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Jawi calligraphy not making Chinese identity any less

  • We need not worry or feel fearful that the Chinese culture and religion will be threatened by the education ministry's move.

By Dr Jeniri Amir

The issue of introducing the Jawi calligraphy in Bahasa Melayu textbooks in vernacular schools has become a heated topic in the country's Chinese community.

Beginning next year, Jawi calligraphy will be incorproated into Standard Four BM textbooks for Chinese and Tamil SRJKs.

This policy has met with strong resistance from some DAP leaders as well as Chinese education organizations like Dong Zong and Jiao Zong.

The question is: why is the Chinese community so worried about this move by the education ministry?

Even within DAP itself harsh criticisms have been heard. It has been reported that some 138 DAP grassroots leaders and 13 state assemblymen have urged cabinet ministers from the party to oppose to this policy.

Indeed, while there are many who oppose to it, some others have no objection to its implementation.

To the opponents, the introduction of Jawi calligraphy in vernacular schools is a move to politicize the Jawi calligraphy.

As a matter of fact, it is never meant to assimilate the country's non-Malay communities. The opponents feel that more problems will be created if Jawi calligraphy is included in the BM curriculum at Chinese and Tamil primary schools, and will eventually destroy the country's social fabric.

But is this really the case?

To me, such opposition has emerged out of sheer misunderstanding and a lack of knowledge of the Jawi calligraphy or Khat. Such confusion and misunderstanding need to be addressed.

In view of this, it is necessary for the education ministry to offer clear explanation on the actual purpose of introducing Jawi calligraphy in vernacular schools.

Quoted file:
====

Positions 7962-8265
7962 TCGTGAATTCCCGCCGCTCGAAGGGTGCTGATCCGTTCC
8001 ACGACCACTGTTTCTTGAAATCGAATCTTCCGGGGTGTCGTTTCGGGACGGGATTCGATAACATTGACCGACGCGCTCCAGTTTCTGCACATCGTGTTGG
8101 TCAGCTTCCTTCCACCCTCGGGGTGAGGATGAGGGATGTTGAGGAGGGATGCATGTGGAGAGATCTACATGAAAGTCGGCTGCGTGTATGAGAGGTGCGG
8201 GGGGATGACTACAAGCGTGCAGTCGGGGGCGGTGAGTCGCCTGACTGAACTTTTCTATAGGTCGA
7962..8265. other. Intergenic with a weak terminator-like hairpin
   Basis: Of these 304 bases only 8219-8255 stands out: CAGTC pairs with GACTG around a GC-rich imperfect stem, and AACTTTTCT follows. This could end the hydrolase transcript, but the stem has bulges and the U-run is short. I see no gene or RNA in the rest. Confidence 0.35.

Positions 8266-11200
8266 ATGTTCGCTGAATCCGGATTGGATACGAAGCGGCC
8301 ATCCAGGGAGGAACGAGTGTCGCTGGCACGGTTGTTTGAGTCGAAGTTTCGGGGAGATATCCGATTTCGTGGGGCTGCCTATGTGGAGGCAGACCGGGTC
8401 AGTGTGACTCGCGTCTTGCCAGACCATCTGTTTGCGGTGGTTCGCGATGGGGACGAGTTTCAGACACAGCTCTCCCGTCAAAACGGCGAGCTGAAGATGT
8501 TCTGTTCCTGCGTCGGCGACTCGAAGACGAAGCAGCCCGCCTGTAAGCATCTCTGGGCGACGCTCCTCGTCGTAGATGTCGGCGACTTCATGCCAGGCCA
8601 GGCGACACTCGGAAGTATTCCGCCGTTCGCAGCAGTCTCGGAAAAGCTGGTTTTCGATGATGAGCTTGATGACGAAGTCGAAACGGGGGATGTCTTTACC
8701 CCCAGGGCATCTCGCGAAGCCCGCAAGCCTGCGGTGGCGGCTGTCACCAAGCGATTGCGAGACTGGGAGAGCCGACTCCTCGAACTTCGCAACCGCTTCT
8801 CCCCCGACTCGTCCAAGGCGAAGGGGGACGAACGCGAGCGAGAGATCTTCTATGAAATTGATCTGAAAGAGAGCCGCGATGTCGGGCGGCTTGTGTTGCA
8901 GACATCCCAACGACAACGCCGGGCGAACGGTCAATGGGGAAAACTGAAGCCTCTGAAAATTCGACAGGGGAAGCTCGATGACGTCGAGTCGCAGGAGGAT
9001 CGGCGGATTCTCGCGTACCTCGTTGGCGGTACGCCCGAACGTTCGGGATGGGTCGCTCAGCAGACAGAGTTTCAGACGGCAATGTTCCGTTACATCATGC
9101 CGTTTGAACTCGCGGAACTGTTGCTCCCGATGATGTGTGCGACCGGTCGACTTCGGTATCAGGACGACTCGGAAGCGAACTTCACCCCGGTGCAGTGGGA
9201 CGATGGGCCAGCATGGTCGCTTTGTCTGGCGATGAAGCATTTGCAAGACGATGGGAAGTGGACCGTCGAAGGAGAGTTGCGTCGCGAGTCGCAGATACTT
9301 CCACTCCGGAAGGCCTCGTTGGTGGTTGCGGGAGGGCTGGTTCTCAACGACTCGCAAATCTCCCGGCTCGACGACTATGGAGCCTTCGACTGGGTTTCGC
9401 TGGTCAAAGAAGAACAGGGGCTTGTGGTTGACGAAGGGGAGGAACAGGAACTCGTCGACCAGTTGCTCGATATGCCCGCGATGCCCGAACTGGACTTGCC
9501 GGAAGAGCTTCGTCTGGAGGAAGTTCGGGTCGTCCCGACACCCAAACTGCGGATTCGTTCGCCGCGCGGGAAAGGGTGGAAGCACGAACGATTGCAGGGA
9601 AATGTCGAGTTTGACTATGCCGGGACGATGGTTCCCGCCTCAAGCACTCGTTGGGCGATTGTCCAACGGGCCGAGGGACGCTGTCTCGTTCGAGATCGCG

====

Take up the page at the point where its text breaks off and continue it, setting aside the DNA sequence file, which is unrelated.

Meanwhile, DAP is also responsible for expounding the policy's justification to the local Chinese community.

There is very high aesthetic value of the Jawi calligraphy which should indeed become the pride of the whole nation, and I do not personally think that the move has been tailored to specifically Islamize non-Muslim students in the country, in particular the Chinese and Indians, as it will not have any undesirable effect at all on any religion or culture, nor will it affect these students' learning progress.

Jawi is not just another form of writing for the Malay language in addition to the Roman alphabet, it should also be seen as a way of preserving and safeguarding an artistic legacy of the country.

Deputy education minster Teo Nie Ching has urged Chinese parents not to deny their children's opportunity to learn the Jawi writing. According to her, it is just a form of writing art that has nothing to do with religion at all.

In the education context, it is just a strategy to promote an aesthetic calligraphy style.

We must realize that Jawi calligraphy is an important legacy of the Malay language that we should appreciate and learn, in line with the status of the Malay language as a national language that unites all Malaysians.

As such, Jawi should be introduced to young students who think of themselves as Malaysian citizens. Moreover, it is also an integral part of the history and heritage of this region.